“It takes a case manager who knows how to put the pieces together,” Cole said.
“It’s like a puzzle,” Bento added.
Still, many aren’t home yet
It’s hard to say how many Milford shoreline residents are not back home yet. Ivers said that Sandy left 500 to 600 homes along the shoreline here substantially damaged. There are so many different scenarios: There are those who used their own funds, thus avoiding the more stringent rebuild guidelines associated with government grants and loans. There are those who just walked away from their homes and don’t plan to return. There are those still working through the process of securing the funds and permits to rebuild and move back home.
Mayor Ben Blake said Milford was one of the areas hardest hit by Sandy, accounting for 25% of Connecticut’s flood insurance claims. The majority of the people who are back home got there without government aid, tapping into their own insurance, savings and other means to rebuild. “The grants take a lot longer, so the majority did it without grants,” Blake said.
Shaw said 76 Milford homeowners are under case management now, meaning they are working with a representative in the long-term recovery process to piece together their house rebuild puzzle. Of those, 32 who have been accepted to receive CDBG-DR funding are still waiting for funding.
Milford Economic Development Director Julie Nash said there are two primary funding sources being funnelled through her city office: the Hazard Mitigation Grant Program, which is the FEMA hazard mitigation program that pays only for house elevation, and the Community Development Block Grant-Disaster Recovery program run by the Department of Housing that will supply funds for elevation and reconstruction.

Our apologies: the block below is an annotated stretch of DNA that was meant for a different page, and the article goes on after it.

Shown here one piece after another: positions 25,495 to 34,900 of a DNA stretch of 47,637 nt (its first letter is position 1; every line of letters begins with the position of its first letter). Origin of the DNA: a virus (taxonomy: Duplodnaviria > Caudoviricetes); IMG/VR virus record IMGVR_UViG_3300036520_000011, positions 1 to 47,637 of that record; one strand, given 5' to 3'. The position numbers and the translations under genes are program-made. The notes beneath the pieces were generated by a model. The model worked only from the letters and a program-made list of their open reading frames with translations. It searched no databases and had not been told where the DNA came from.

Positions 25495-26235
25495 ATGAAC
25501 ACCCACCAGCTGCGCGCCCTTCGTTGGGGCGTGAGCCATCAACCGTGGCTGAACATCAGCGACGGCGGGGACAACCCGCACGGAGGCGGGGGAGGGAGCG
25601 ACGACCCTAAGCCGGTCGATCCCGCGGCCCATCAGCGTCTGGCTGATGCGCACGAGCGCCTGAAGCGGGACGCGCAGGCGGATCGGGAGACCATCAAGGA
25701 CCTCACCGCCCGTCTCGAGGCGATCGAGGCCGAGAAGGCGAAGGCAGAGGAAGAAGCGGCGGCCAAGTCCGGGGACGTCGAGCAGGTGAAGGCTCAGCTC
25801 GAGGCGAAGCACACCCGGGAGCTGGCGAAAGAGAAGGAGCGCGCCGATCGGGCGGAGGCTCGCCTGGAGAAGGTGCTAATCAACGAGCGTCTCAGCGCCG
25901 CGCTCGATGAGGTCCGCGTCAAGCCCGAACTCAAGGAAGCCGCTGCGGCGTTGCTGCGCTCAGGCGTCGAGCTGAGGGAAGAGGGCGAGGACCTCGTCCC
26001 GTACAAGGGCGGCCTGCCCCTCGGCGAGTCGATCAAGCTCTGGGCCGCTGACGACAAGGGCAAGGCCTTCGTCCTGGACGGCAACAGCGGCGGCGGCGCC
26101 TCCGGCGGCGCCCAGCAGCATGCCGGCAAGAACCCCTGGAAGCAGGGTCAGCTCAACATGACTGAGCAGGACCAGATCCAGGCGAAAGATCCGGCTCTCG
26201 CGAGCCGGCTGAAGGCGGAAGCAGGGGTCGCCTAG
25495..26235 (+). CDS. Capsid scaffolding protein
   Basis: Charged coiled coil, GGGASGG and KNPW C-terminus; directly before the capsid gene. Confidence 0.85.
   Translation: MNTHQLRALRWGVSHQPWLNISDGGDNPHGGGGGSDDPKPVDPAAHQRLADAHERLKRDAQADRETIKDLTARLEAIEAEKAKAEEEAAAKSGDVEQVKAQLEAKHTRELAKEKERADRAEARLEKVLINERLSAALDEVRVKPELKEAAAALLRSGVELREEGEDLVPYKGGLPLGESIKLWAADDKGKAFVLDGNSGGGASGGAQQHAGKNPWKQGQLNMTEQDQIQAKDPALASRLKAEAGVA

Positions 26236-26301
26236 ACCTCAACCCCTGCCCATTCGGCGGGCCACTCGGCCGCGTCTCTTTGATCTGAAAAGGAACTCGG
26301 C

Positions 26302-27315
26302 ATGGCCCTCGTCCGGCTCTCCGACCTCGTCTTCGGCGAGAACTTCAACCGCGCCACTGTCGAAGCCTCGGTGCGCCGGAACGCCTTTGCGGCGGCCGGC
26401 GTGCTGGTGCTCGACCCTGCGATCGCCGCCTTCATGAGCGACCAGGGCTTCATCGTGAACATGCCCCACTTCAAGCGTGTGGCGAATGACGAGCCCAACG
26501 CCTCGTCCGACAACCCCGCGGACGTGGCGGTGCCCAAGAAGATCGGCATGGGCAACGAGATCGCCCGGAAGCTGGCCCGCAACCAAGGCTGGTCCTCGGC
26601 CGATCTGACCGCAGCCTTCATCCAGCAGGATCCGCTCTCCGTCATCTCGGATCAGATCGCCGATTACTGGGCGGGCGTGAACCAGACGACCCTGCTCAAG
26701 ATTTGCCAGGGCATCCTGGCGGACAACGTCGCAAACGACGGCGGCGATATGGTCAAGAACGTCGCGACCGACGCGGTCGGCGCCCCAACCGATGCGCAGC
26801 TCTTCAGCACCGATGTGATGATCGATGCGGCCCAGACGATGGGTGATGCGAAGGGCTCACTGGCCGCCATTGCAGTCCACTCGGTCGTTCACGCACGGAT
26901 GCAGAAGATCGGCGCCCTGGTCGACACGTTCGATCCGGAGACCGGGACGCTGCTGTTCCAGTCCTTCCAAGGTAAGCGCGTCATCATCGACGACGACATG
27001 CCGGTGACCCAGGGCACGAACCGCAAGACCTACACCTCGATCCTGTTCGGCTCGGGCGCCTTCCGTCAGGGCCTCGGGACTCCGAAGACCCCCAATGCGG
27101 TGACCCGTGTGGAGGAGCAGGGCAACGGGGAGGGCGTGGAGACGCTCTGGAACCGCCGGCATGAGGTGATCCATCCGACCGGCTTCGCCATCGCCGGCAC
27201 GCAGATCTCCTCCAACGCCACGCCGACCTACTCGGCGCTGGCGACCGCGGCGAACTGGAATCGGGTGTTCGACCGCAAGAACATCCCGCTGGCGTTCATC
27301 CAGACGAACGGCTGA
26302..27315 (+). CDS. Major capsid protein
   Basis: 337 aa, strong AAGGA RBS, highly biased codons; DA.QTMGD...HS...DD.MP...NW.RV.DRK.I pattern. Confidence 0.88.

Some homeowners combine the programs, but all depends on the circumstances. The CDBG-DR program is for people of low to moderate income.
Five property owners have seen their property elevated through the CDBG-DR program and are waiting for FEMA’s final sign-off. Those five account for about a half-million dollars in CDBG-DR funds, Nash said. Some of those five are living in the home and some are still renting until the work is completely done.
Milford’s community development office is working with another 17 homeowners who are at various stages of the grant process.
Recovery is still a big part of Nash’s job. When she started two years ago, 80% of her workday was directed at recovery. Today it consumes more than 50% of her job.
“It’s a lot of work, and it takes a team,” she said.
Groups like UMCOR, Catholic Charities and the others have been invaluable in the process, Nash added.
“They have been so helpful,” Nash said. “I can’t find the words.”
Charitable funds running low
As time moves on and recovery continues, groups like Catholic Charities, UMCOR and the Red Cross are running out of money. Shaw said they are working with state legislators to find more funding as more people and more cases come into their caseloads daily.
“We all have about the same amount left,” Cole said, “and we’re all working on getting more money, trying to get the state to see what’s going on.”
“You can’t take from a dry well, and that’s where we’re headed,” she added.
Dinan worries for those people still struggling through the post-Sandy process. She thanks a lot of people for helping her get back home, including her builder, Ken Esposito. As she stands in her elevated home, clean, new and mostly white, with boxes and boxes still left to be unpacked, she says she loves her new home, and she feels safe. But she cautions that there are still many people who need help getting back home.
There are “easily” 120 homeowners in Milford still involved in the recovery process,” Shaw said during an interview in March, adding, “We know there are people who don’t even know there’s help available.”
People are still coming to the Red Cross building in Milford, where the disaster recovery caseworkers are housed, and they include those who tried to handle the projects themselves but couldn’t, and senior citizens who are often the least likely to ask for help.
People still in need of help for Superstorm Sandy repairs may call 2-1-1.